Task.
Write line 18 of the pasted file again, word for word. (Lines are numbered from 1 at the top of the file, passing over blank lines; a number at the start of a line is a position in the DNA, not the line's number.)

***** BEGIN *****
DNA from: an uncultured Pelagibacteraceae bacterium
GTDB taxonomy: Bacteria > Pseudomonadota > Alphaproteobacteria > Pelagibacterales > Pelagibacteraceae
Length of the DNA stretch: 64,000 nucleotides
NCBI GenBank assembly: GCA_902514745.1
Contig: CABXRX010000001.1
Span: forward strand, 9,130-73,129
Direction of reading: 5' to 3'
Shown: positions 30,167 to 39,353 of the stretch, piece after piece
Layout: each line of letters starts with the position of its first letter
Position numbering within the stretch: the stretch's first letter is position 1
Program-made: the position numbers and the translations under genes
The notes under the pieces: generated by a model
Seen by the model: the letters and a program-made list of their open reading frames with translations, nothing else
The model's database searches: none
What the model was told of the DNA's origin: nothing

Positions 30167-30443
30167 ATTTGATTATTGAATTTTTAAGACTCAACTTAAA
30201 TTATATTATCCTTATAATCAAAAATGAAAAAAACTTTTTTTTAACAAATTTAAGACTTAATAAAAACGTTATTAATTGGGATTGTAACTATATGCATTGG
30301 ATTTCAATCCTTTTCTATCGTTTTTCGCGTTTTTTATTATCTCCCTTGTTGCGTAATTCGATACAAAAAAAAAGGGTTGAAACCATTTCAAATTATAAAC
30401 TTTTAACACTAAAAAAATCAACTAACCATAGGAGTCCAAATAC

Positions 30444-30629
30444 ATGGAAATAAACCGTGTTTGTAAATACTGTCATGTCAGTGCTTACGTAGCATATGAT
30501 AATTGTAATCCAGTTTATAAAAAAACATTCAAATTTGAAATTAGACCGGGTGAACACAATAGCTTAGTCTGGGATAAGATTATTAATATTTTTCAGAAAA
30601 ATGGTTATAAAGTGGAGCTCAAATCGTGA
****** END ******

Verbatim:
30201 TTATATTATCCTTATAATCAAAAATGAAAAAAACTTTTTTTTAACAAATTTAAGACTTAATAAAAACGTTATTAATTGGGATTGTAACTATATGCATTGG